At a Senate subcommittee hearing this week, Kevin Kurland, an export enforcement official, said Washington’s restrictions on Huawei have had a “significant impact” on it access to US technology. He also stressed that the goal was not necessarily to stop Huawei from growing but to keep it from misusing US technology for “malign activities.”
But the remarks did little to stem frustration among Republican China hawks following the news about Huawei’s new laptop.
“These approvals must stop,” Republican congressman Michael McCaul said in a statement to Reuters. “Two years ago, I was told licenses to Huawei would stop. Today, it doesn’t seem as though the policy has changed.”

Three Palestinian journalists injured in Israeli strike on Gaza’s Nuseirat camp

Updated 13 April 2024

Three Palestinian journalists injured in Israeli strike on Gaza’s Nuseirat camp

  • The 3 reporters were taken to Shohada Al-Aqsa Hospital in Deir Al-Balah
  • Journalist Sami Shehada lost his leg in the attack

GAZA: Three Palestinian journalists were injured in an Israeli airstrike on the Nuseirat refugee camp in Gaza on Friday.

Sami Shehada and Sami Barhoum were covering the events for the TRT Arabic TV channel, while Ahmad Harb was on duty for Al Arabiya News Channel at the time of the incident.

All three journalists were first taken to Al-Awda Hospital, a small facility in the north of the enclave, but later transferred to Shohada Al-Aqsa Hospital in Deir Al-Balah in the central Gaza Strip.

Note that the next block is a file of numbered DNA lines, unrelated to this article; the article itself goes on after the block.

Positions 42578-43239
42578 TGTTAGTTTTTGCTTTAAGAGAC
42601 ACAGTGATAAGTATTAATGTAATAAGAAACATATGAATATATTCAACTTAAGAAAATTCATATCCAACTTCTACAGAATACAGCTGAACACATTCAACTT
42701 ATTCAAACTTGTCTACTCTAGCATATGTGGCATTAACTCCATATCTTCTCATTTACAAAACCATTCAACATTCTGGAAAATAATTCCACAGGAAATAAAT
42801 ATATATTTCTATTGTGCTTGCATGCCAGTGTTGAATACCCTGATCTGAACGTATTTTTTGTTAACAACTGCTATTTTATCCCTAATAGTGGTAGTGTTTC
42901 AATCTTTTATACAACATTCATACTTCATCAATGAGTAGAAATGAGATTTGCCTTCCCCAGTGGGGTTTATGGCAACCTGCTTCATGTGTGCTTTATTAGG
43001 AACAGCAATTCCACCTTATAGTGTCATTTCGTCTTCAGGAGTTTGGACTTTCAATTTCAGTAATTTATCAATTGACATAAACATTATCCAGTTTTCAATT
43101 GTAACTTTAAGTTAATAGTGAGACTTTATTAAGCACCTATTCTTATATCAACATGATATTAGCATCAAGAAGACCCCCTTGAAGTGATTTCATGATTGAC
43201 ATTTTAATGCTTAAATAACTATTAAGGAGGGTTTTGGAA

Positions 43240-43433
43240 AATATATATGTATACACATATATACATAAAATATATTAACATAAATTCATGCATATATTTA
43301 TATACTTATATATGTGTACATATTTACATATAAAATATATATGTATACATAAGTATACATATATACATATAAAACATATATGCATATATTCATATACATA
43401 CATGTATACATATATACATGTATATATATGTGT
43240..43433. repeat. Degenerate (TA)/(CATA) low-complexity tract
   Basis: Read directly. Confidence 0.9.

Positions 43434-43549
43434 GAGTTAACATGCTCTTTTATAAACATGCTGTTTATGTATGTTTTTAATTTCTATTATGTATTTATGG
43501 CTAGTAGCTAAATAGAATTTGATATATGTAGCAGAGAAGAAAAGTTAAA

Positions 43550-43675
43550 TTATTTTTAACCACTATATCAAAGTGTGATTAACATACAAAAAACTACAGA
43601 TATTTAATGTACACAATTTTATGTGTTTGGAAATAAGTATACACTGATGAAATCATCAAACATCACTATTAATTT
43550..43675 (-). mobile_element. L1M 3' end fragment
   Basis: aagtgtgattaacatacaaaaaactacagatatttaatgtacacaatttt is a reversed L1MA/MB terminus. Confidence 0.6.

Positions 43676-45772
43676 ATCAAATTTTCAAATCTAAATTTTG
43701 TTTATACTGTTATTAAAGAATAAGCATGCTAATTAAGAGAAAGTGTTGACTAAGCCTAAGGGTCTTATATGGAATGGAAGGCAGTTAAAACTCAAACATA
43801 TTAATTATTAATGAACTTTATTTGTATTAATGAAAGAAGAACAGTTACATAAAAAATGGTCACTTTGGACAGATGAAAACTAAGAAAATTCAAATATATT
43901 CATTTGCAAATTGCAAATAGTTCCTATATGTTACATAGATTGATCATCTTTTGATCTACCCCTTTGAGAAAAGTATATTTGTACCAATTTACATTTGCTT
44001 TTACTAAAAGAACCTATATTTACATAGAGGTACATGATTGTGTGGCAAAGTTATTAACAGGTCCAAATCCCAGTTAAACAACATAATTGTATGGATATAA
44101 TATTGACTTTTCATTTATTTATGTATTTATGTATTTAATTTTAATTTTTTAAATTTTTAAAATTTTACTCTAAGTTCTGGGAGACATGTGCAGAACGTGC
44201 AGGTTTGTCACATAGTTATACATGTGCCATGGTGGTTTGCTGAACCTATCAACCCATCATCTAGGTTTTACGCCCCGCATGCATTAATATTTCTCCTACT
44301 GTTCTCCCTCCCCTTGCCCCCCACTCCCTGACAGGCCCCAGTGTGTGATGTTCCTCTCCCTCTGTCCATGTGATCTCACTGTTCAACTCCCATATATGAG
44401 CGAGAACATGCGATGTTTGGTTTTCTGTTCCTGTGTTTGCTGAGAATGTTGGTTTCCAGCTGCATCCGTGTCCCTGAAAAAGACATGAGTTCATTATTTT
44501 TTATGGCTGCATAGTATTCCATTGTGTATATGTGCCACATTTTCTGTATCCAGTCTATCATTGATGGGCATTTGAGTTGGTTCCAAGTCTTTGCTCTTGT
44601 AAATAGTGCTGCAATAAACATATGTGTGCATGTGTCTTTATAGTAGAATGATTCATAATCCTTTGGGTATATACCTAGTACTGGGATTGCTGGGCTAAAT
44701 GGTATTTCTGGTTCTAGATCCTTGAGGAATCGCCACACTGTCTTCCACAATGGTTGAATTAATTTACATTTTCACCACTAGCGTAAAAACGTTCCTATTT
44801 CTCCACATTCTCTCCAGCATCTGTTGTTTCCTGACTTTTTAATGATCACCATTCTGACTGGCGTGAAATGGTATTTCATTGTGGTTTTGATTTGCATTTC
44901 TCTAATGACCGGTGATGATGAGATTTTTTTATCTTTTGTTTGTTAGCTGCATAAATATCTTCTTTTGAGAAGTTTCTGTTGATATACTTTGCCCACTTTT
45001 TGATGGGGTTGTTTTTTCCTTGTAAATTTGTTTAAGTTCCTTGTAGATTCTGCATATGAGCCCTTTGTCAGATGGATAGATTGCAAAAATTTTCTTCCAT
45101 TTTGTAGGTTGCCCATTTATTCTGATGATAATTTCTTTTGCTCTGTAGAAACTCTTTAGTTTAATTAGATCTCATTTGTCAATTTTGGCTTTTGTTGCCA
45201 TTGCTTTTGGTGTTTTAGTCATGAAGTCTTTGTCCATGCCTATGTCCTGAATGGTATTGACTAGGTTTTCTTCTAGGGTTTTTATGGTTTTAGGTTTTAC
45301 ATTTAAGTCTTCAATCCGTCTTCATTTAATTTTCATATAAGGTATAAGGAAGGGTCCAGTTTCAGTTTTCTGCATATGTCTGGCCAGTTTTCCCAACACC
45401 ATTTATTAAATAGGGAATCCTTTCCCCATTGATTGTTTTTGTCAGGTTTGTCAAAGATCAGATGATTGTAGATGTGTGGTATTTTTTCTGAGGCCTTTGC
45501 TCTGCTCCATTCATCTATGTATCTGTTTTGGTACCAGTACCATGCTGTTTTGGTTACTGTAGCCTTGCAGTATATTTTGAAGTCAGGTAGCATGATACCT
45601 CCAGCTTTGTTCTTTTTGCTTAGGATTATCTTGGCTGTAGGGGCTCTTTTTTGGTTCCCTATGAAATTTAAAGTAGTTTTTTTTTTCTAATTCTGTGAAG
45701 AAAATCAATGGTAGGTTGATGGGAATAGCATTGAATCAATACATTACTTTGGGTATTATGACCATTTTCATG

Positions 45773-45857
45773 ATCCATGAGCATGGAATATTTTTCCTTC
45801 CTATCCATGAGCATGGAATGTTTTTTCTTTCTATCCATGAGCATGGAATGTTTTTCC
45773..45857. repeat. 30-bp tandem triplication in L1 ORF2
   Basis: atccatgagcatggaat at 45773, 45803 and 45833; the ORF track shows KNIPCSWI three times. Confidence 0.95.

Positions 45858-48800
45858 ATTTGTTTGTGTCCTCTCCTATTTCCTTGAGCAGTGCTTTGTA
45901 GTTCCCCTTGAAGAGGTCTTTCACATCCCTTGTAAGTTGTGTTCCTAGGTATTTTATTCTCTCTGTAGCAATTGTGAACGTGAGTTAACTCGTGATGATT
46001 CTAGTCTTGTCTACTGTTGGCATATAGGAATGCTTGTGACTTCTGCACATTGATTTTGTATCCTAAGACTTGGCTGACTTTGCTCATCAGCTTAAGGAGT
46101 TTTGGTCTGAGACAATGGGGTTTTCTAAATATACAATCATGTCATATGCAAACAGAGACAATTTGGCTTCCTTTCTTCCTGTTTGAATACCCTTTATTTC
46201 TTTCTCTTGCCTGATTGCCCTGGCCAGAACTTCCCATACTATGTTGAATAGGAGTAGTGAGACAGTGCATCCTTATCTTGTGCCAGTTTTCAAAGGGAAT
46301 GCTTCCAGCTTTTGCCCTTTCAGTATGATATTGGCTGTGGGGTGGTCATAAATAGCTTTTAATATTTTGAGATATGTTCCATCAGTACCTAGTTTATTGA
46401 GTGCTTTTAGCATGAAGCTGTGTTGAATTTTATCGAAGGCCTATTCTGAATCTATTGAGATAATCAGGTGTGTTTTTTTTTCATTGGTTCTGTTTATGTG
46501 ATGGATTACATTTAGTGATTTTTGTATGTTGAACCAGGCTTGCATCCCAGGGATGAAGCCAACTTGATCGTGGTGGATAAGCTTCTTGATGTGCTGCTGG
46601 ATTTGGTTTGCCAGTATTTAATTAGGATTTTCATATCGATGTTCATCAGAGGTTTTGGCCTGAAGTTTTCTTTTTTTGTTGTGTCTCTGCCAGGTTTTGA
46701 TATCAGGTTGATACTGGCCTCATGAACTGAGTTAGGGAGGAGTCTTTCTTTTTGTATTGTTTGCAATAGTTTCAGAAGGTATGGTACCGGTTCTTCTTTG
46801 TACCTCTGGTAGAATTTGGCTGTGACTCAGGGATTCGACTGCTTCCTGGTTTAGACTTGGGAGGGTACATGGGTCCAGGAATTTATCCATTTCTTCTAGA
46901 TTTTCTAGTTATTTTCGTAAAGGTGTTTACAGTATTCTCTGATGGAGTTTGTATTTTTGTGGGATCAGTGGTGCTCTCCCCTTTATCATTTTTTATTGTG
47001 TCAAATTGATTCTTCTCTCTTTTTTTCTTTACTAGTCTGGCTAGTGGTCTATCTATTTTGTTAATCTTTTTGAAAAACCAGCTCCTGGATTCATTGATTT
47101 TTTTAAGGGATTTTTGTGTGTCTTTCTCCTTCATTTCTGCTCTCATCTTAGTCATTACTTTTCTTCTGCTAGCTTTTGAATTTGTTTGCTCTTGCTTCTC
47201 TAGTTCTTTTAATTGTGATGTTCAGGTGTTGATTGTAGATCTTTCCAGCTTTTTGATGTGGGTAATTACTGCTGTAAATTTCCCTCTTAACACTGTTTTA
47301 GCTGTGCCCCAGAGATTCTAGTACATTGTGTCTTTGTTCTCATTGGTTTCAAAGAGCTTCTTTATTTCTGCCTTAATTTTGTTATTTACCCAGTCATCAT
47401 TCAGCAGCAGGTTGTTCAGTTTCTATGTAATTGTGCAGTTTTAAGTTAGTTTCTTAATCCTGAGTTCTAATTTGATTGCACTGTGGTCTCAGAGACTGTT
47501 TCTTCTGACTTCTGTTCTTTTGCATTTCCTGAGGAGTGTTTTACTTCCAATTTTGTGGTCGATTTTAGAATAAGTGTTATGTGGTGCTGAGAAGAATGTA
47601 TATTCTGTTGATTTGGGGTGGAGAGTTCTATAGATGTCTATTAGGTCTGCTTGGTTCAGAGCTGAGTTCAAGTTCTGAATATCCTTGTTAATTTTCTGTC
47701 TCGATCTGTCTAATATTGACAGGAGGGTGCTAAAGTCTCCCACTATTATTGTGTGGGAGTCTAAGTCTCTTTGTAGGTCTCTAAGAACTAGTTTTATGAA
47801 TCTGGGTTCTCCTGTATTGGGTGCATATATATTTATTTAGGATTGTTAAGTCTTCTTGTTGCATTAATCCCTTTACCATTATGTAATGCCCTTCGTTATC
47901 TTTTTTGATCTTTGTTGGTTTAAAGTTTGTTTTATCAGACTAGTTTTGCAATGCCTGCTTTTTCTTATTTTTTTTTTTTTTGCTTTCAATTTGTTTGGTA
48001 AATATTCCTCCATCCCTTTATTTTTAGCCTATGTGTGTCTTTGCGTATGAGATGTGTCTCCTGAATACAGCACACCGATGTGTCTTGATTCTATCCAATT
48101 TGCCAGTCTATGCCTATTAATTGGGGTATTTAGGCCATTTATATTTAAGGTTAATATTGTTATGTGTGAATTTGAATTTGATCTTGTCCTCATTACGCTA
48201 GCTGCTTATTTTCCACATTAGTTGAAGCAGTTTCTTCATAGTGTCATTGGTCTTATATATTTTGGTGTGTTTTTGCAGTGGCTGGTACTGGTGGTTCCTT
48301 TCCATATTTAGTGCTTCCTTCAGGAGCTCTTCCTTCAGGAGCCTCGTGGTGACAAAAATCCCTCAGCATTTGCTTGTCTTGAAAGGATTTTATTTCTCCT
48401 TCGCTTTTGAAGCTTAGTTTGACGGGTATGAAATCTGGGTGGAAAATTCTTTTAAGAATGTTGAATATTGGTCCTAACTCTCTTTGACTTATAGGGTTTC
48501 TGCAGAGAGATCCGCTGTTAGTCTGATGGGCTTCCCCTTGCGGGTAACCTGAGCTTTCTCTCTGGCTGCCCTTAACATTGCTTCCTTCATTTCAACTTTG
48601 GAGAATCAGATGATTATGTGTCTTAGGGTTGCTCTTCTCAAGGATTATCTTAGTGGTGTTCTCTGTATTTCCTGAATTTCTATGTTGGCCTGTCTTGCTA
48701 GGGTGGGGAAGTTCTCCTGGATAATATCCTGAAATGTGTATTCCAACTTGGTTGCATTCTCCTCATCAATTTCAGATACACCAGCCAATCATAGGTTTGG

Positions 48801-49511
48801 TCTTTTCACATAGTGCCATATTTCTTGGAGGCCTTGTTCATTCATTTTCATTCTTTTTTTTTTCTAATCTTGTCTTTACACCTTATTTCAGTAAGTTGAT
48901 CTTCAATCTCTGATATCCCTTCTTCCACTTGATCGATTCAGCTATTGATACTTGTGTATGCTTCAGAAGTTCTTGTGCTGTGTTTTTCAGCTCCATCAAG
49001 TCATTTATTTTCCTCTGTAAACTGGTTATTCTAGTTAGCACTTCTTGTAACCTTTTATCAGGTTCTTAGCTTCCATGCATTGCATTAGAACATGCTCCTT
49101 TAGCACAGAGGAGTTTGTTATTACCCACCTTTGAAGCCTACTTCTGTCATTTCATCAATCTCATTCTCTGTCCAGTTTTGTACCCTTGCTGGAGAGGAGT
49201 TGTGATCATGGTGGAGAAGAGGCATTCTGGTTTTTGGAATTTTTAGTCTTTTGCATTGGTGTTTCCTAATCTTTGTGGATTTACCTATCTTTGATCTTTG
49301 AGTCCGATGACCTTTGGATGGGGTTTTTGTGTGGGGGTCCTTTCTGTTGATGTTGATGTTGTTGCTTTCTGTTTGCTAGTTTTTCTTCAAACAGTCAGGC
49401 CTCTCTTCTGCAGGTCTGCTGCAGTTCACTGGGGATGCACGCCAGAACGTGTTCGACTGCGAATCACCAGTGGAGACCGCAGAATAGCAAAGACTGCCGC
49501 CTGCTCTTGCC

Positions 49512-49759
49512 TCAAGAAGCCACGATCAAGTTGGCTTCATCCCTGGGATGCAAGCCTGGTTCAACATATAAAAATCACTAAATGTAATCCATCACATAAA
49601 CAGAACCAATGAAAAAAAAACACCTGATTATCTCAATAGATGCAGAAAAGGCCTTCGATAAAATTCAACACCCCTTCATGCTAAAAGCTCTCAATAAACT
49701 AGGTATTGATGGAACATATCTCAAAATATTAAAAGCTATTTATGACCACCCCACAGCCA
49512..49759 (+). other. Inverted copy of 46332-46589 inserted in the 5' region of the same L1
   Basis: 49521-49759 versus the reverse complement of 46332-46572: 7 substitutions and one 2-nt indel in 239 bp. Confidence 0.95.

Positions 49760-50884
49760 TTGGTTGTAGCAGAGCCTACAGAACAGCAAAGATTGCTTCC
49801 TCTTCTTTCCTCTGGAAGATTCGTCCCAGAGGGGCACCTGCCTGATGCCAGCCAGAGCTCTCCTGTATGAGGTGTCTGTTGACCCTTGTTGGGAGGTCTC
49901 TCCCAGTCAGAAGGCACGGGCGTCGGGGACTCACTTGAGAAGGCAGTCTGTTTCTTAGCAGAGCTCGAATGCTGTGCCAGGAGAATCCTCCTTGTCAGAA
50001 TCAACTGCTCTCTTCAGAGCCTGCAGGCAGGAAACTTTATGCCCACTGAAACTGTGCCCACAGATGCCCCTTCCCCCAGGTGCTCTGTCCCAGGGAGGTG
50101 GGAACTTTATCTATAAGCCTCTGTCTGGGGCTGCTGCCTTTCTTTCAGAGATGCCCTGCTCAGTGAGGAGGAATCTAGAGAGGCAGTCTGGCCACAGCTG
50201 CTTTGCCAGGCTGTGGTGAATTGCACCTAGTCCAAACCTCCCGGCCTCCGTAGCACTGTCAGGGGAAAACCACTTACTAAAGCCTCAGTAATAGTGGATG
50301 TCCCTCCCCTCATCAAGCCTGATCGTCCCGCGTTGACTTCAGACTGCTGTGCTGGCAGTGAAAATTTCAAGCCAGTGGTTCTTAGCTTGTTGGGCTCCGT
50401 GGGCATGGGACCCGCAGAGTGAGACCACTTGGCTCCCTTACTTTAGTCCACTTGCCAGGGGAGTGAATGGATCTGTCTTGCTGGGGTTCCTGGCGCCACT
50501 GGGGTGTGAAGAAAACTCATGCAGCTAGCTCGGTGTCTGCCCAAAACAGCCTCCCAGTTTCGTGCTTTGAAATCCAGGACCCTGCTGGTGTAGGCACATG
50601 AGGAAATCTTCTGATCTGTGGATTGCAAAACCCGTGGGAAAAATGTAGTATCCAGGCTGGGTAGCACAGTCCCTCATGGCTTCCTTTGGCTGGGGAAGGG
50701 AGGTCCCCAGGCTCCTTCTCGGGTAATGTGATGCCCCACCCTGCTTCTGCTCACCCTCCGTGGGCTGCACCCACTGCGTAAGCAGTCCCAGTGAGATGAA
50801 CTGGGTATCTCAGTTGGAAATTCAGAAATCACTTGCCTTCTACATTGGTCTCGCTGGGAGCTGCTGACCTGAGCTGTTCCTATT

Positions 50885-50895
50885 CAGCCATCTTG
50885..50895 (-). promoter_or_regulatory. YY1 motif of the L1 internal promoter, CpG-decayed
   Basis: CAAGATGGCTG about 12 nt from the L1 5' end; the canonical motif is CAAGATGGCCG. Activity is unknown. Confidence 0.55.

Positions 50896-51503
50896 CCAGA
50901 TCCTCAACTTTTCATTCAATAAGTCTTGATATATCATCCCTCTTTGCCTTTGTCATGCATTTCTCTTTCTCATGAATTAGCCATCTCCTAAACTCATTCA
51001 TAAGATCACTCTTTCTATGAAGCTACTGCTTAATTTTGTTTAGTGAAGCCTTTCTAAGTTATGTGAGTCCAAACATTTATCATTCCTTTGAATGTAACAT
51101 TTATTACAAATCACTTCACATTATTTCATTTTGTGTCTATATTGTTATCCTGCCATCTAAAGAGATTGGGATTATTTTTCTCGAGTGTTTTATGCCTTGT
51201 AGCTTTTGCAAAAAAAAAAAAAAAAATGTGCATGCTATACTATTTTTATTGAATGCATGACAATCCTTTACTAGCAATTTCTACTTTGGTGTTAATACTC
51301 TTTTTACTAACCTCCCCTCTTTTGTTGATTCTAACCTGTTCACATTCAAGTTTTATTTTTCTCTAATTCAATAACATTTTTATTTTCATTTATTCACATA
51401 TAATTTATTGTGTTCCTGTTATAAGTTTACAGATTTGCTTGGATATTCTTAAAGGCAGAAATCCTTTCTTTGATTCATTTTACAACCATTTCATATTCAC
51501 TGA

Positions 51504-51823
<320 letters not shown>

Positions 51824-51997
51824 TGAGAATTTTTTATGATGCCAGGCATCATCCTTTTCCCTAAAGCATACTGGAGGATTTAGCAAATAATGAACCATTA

Shehada lost a leg in the attack, which reportedly directly targeted the media team.

“(We) were in a (relatively) safe spot, wearing our press armor and helmets,” Shehada told Arab News. “Even the car I arrived in was labeled ‘TV,’ and I’m a civilian and a journalist — they targeted us.”

Since Oct. 7, at least 122 journalists have been killed by Israeli strikes, according to UN figures, and many more have been injured.

UN experts said in February that they were “alarmed at the extraordinarily high numbers of journalists and media workers who have been killed, attacked, injured and detained in the Occupied Palestinian Territory, particularly in Gaza, in recent months, blatantly disregarding international law. We condemn all killings, threats and attacks on journalists and call on all parties to the conflict to protect them.”

Media watchdogs urge independent probe into Israeli attack that injured Gaza journalists

Updated 12 April 2024

Media watchdogs urge independent probe into Israeli attack that injured Gaza journalists

  • ‘Assaults on hospitals have further restricted the ability of the press to work safely,’ says NGO official

LONDON: Media watchdogs have called for an independent investigation into an Israeli attack on Al-Aqsa Martyrs Hospital in Gaza that injured eight journalists.

The strike on March 31 also killed four people and injured nine others.